Greg G. Wang, David Lamond and Verner Worm

This paper aims to emphasize the importance of Chinese institutional contexts beyond “culture” by analyzing a few non-cultural institution-dependent contexts in Chinese…

Abstract

Purpose

This paper aims to emphasize the importance of Chinese institutional contexts beyond “culture” by analyzing a few non-cultural institution-dependent contexts in Chinese HRM research, using an institutional theory perspective.

Design/methodology/approach

The authors review existing Chinese indigenous management research from an institutional theoretical perspective and provide a critique of the research from that perspective.

Findings

Chinese contexts are more than Confucianism. Focusing on this aspect of culture without integrating other institutional contexts, while informative, is unlikely to identify and explain the uniqueness of Chinese individual and organizational behaviors. Informed by institutional theory, the authors examine how institutional language context influences Chinese institutional behavior. The authors also argue that the guanxi phenomenon is more strongly dependent on institutional forces than on culture in the recent Chinese history. Incorporating these “non-cultural” institutional contexts in research enables us to describe the “what” and explore the “why” and “how” in theory development, rather than placing value judgments on the institutional arrangements.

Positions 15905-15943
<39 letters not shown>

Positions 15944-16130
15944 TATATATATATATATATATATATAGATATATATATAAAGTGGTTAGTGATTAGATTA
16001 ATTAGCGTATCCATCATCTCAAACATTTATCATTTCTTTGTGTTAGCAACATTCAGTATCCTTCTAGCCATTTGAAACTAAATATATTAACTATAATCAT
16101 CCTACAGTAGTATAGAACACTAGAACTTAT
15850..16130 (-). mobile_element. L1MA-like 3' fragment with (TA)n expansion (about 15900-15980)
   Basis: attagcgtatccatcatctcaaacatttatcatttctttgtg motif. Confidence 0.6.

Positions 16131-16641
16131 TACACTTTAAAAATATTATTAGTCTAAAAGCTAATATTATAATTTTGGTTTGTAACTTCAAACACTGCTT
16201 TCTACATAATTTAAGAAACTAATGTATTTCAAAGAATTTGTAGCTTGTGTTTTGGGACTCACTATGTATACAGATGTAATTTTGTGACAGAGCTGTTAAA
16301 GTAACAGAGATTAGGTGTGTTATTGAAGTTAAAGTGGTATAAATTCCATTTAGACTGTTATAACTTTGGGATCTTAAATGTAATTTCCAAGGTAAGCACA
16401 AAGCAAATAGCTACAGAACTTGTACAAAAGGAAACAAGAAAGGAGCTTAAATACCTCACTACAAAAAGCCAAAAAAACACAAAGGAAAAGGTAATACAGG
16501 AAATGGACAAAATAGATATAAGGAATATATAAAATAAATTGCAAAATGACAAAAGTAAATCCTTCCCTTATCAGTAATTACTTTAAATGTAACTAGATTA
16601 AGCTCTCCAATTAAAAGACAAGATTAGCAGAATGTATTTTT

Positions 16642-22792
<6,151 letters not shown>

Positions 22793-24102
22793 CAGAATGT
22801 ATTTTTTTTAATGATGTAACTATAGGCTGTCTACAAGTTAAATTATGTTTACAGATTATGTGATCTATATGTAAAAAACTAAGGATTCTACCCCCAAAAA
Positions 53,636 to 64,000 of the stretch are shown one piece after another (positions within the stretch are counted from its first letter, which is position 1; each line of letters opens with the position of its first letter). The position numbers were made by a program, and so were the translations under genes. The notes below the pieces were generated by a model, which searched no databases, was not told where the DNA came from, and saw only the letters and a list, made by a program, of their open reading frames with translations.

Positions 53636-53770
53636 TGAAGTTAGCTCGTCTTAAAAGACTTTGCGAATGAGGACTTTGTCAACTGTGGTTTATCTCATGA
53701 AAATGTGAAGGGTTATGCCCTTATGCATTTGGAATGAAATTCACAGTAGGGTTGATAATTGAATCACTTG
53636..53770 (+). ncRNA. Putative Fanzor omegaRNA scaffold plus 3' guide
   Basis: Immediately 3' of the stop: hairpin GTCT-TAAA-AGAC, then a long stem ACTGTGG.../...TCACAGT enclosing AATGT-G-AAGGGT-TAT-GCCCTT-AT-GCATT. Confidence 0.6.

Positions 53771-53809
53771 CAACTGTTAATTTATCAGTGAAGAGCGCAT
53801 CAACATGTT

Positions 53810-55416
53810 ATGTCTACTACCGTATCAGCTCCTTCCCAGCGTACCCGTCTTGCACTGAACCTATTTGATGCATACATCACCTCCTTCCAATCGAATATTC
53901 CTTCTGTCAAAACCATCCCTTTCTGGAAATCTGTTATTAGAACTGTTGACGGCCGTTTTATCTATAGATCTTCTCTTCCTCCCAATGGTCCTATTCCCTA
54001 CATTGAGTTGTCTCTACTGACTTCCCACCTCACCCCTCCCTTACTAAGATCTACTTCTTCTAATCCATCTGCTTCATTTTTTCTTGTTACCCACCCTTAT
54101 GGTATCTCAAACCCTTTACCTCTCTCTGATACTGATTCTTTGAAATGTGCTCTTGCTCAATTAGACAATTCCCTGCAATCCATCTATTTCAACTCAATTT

Research limitations/implications

While societal culture provides an important institutional context, China’s broad culture is not unique among countries with similar Confucian traditions. Chinese management scholars are encouraged to be mindful of pervasive institutional contexts in exploring and theorizing local organizational phenomena. Research without considering non-cultural institutional contexts may prevent a finer-grained understanding of Chinese organizational phenomena for developing Chinese management theory, and it is unlikely to identify the uniqueness of Chinese organizational phenomena among countries influenced by similar Confucian cultural traditions.

Originality/value